On balance, American workers are feeling more financially fit going into this holiday season, and a majority plan to give back during the holidays, the Principal Financial Group found in its “Financial Well-Being Index: American Workers.”
The survey data shows a decidedly optimistic bend when compared with the same survey last spring, when almost half of workers polled said they were stressed about their finances. In the latest findings, nearly half of workers (46%) consider themselves financially healthy, up 18% from last quarter.
With their perceived financial health on an upswing, a third of workers say paying down debt is their top money management priority, while 24% say saving for retirement is their top goal. A majority of workers (65%) plan to make charitable donations or do volunteer work.
While workers’ economic outlook remains mixed, overall sentiment has improved. Down from 57% last year, just 47% of workers view the U.S. economy as unhealthy, while 26% view the economy as healthy, up from 17% last year.
Three in five workers (61%) surveyed plan on spending the same amount they did last holiday season. Fifty-three percent say they will spend $500 or less on the holidays this year. Half of workers (51%) also indicate they plan on setting a budget this holiday season as a means to better manage their money, while three in ten (29%) say they save for holiday gifts throughout the year.
As the financial
outlook remains positive, Americans seem to be stressing less over the
financial burden this holiday season. Two in five workers (41%, up from 33% in
2013) indicated that spending will put no stress on their financial situation.
Half of workers (51%) believe that holiday spending will put a moderate amount
of stress on their financial situation, down from 58% last year. Only nine
percent of workers surveyed believe this holiday season will put a great deal
of stress on their financial situation.
’This year, I promise to…’
As workers look to 2015, financial resolutions remain strong. Top resolutions for the coming year include: paying off credit card debt (28%); saving a set amount of money on a monthly basis (24%); and reducing monthly spending (20%).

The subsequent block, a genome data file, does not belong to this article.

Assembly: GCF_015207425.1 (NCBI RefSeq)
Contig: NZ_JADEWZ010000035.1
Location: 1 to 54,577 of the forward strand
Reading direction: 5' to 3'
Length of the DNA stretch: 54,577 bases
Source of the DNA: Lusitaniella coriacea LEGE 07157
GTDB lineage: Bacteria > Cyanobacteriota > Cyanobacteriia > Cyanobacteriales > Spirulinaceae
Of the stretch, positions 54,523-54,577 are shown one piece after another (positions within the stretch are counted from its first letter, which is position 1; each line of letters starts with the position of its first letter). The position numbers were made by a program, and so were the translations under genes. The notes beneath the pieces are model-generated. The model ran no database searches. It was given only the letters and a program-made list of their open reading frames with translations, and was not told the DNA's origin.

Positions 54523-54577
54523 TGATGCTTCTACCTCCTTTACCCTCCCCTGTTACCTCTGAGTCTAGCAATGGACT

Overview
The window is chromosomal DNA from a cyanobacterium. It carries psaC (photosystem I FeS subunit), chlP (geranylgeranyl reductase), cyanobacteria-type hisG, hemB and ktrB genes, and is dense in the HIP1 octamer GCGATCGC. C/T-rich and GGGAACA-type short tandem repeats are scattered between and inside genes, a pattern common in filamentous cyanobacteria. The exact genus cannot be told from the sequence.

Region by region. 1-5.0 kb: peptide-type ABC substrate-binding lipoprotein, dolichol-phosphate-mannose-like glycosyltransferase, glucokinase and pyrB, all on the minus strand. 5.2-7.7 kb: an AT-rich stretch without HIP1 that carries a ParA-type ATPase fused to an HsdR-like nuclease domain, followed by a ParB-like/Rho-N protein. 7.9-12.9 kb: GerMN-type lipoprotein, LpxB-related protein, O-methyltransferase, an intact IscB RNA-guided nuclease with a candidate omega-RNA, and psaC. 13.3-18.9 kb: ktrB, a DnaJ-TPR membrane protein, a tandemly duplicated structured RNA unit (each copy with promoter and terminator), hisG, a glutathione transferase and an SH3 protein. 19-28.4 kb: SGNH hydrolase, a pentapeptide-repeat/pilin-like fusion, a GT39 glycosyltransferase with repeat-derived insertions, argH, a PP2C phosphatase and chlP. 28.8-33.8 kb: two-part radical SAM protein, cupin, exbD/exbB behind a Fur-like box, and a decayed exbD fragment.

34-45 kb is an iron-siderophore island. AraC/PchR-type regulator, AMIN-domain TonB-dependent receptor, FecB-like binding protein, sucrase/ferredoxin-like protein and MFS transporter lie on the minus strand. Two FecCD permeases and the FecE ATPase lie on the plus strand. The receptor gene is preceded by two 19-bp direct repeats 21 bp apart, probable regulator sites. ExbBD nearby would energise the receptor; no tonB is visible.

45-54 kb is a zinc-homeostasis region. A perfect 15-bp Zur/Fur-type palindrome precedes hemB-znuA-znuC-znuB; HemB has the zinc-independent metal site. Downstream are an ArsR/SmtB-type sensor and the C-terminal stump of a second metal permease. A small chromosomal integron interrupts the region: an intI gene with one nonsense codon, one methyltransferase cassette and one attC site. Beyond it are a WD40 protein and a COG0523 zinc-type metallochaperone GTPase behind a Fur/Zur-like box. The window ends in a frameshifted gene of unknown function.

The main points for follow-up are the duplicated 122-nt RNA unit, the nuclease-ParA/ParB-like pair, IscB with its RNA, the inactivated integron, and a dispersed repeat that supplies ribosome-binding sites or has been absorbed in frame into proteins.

However, 35% said they do not plan on making a financial resolution for 2015 (up from 28% last year). Many of workers’ top concerns from last year’s survey noticeably decreased in this year’s study. Health care costs (52%, down 10%), food prices (45%, down 13% from last year) and economic uncertainty (42%, down 21% from last year) all showed significant declines as top concerns for workers.
“Coming into the holiday season, it’s encouraging to see workers are feeling better about their financial health,” says Luke Vandermillen, vice president with The Principal. “We’re especially happy to see increased confidence resulting in paying off debts as well as saving for retirement. However, the fact that Americans are looking to give back to those less fortunate is certainly the most heart-warming finding from this quarter’s survey.”
The Principal Financial surveyed more than 1,110 American workers working at small to mid-sized businesses across geographies and demographics. The Index is part of a series of quarterly studies commissioned by The Principal Knowledge Center that examines the financial well-being of American workers, business owners and adviser opinions and practice management. The survey was conducted online by Harris Poll in October and November.
“The Principal Financial Well-Being Index: American Workers” can be downloaded here.